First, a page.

Confounding

Nephron Clin Pract. 2010;116(2):c143-7. doi: 10.1159/000315883. Epub 2010 Jun 1.

Abstract

In confounding, the effect of the exposure of interest is mixed with the effect of another variable. It is important to identify relevant confounders and remove the confounding effect as much as possible. There are three criteria that need to be fulfilled to determine whether a variable could be considered a potential confounder. The first criterion is that the variable needs to be associated with the exposure. The second criterion is that the variable needs to be associated with the outcome or disease. The third criterion is that the variable should not be an intermediate variable in the causal pathway between exposure and outcome. Only if all the criteria are fulfilled is the variable under question a confounder. If one incorrectly adjusts for a variable that is not a confounder, one risks overadjustment or adjustment for spurious associations. Confounders can be prevented from entering the study, during the design of a study, or if this is not possible, one can try to remove it during the analysis phase.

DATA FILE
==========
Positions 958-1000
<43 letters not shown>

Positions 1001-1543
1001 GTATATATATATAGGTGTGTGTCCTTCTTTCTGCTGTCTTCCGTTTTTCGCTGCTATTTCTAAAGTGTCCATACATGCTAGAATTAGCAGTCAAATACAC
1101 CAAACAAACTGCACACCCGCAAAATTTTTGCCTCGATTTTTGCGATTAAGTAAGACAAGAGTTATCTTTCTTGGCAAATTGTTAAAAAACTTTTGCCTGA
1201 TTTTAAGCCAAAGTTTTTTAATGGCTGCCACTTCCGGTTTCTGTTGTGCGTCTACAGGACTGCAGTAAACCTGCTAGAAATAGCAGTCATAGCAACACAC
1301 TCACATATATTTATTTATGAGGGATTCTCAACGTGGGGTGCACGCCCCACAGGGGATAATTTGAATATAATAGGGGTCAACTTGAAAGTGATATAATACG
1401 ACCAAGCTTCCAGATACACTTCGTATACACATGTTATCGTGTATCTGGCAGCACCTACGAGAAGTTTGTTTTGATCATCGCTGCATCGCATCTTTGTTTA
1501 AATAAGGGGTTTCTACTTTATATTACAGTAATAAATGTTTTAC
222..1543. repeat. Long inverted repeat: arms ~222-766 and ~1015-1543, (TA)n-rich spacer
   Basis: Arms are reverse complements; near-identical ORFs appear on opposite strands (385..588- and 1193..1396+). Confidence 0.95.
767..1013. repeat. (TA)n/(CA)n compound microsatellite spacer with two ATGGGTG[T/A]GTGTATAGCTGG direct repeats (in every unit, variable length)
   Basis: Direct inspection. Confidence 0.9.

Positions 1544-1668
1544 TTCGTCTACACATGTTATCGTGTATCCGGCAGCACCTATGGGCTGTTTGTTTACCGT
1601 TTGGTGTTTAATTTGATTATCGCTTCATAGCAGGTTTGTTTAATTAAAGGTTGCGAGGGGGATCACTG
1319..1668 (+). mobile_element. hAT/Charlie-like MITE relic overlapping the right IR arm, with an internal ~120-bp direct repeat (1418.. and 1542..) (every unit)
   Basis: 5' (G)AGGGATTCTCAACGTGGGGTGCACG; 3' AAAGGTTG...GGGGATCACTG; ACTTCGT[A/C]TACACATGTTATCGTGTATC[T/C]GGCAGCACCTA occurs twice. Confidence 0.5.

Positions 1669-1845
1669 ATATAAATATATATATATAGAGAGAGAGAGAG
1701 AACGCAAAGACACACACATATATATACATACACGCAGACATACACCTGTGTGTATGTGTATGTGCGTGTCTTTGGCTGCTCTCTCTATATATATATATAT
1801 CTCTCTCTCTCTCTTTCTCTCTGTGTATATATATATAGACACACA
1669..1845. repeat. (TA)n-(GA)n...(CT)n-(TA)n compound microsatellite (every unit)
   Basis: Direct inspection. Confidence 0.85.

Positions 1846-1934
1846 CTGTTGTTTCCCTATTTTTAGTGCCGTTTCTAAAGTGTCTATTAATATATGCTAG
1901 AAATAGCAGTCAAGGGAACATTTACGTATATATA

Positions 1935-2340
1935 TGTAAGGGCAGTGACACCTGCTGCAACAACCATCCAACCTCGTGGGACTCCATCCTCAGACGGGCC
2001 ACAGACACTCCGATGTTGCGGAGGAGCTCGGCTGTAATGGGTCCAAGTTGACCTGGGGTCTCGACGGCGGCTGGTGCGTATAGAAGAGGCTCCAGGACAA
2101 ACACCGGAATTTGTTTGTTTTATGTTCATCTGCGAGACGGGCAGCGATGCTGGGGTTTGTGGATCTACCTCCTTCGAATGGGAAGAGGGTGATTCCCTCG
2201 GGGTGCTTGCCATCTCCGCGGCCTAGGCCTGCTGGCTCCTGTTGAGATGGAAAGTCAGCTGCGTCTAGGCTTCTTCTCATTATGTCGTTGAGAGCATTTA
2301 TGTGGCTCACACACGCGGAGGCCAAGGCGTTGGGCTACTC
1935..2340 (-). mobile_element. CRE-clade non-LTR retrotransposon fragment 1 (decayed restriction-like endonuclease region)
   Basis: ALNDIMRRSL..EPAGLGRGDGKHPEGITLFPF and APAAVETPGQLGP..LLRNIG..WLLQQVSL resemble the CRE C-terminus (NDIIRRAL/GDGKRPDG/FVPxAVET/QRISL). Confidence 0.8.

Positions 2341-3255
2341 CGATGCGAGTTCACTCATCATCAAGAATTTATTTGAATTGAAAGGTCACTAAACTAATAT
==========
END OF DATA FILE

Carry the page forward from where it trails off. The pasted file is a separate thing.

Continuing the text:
Publication types

  • Review

MeSH terms

  • Animals
  • Confounding Factors, Epidemiologic
  • Continental Population Groups
  • Humans
  • Hypertension / epidemiology*
  • Hypertension / etiology
  • Kidney Failure, Chronic / epidemiology*
  • Kidney Failure, Chronic / etiology
  • Obesity / complications
  • Obesity / epidemiology*